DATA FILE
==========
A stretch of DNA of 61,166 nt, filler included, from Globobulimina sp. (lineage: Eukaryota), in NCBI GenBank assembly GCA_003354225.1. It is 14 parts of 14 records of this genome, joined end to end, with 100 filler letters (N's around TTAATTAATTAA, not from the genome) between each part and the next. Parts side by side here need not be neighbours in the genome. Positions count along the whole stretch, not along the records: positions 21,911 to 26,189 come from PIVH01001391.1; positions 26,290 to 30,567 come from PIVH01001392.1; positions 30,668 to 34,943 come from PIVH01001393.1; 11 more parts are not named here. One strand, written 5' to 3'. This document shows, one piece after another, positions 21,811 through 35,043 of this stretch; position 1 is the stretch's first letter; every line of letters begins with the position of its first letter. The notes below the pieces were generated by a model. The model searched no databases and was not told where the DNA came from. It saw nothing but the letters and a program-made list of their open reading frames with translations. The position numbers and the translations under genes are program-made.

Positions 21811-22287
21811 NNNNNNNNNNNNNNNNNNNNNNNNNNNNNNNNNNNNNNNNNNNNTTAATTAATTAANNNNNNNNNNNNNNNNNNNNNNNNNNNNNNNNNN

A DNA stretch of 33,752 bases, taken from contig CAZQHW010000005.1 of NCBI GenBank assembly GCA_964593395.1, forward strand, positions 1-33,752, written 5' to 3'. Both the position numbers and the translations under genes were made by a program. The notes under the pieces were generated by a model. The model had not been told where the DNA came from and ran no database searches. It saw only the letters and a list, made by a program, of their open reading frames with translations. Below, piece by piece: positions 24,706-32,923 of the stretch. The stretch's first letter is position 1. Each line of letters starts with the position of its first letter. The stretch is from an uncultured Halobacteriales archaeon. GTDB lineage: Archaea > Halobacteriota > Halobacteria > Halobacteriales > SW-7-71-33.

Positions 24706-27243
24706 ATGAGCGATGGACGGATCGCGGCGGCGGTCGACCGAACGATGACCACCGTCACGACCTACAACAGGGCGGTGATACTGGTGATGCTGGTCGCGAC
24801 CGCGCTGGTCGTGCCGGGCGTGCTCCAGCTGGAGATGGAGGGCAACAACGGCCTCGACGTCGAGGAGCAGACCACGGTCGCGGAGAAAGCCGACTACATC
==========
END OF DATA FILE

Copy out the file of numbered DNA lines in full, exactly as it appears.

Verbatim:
A stretch of DNA of 61,166 nt, filler included, from Globobulimina sp. (lineage: Eukaryota), in NCBI GenBank assembly GCA_003354225.1. It is 14 parts of 14 records of this genome, joined end to end, with 100 filler letters (N's around TTAATTAATTAA, not from the genome) between each part and the next. Parts side by side here need not be neighbours in the genome. Positions count along the whole stretch, not along the records: positions 21,911 to 26,189 come from PIVH01001391.1; positions 26,290 to 30,567 come from PIVH01001392.1; positions 30,668 to 34,943 come from PIVH01001393.1; 11 more parts are not named here. One strand, written 5' to 3'. This document shows, one piece after another, positions 21,811 through 35,043 of this stretch; position 1 is the stretch's first letter; every line of letters begins with the position of its first letter. The notes below the pieces were generated by a model. The model searched no databases and was not told where the DNA came from. It saw nothing but the letters and a program-made list of their open reading frames with translations. The position numbers and the translations under genes are program-made.

Positions 21811-22287
21811 NNNNNNNNNNNNNNNNNNNNNNNNNNNNNNNNNNNNNNNNNNNNTTAATTAATTAANNNNNNNNNNNNNNNNNNNNNNNNNNNNNNNNNN

A DNA stretch of 33,752 bases, taken from contig CAZQHW010000005.1 of NCBI GenBank assembly GCA_964593395.1, forward strand, positions 1-33,752, written 5' to 3'. Both the position numbers and the translations under genes were made by a program. The notes under the pieces were generated by a model. The model had not been told where the DNA came from and ran no database searches. It saw only the letters and a list, made by a program, of their open reading frames with translations. Below, piece by piece: positions 24,706-32,923 of the stretch. The stretch's first letter is position 1. Each line of letters starts with the position of its first letter. The stretch is from an uncultured Halobacteriales archaeon. GTDB lineage: Archaea > Halobacteriota > Halobacteria > Halobacteriales > SW-7-71-33.

Positions 24706-27243
24706 ATGAGCGATGGACGGATCGCGGCGGCGGTCGACCGAACGATGACCACCGTCACGACCTACAACAGGGCGGTGATACTGGTGATGCTGGTCGCGAC
24801 CGCGCTGGTCGTGCCGGGCGTGCTCCAGCTGGAGATGGAGGGCAACAACGGCCTCGACGTCGAGGAGCAGACCACGGTCGCGGAGAAAGCCGACTACATC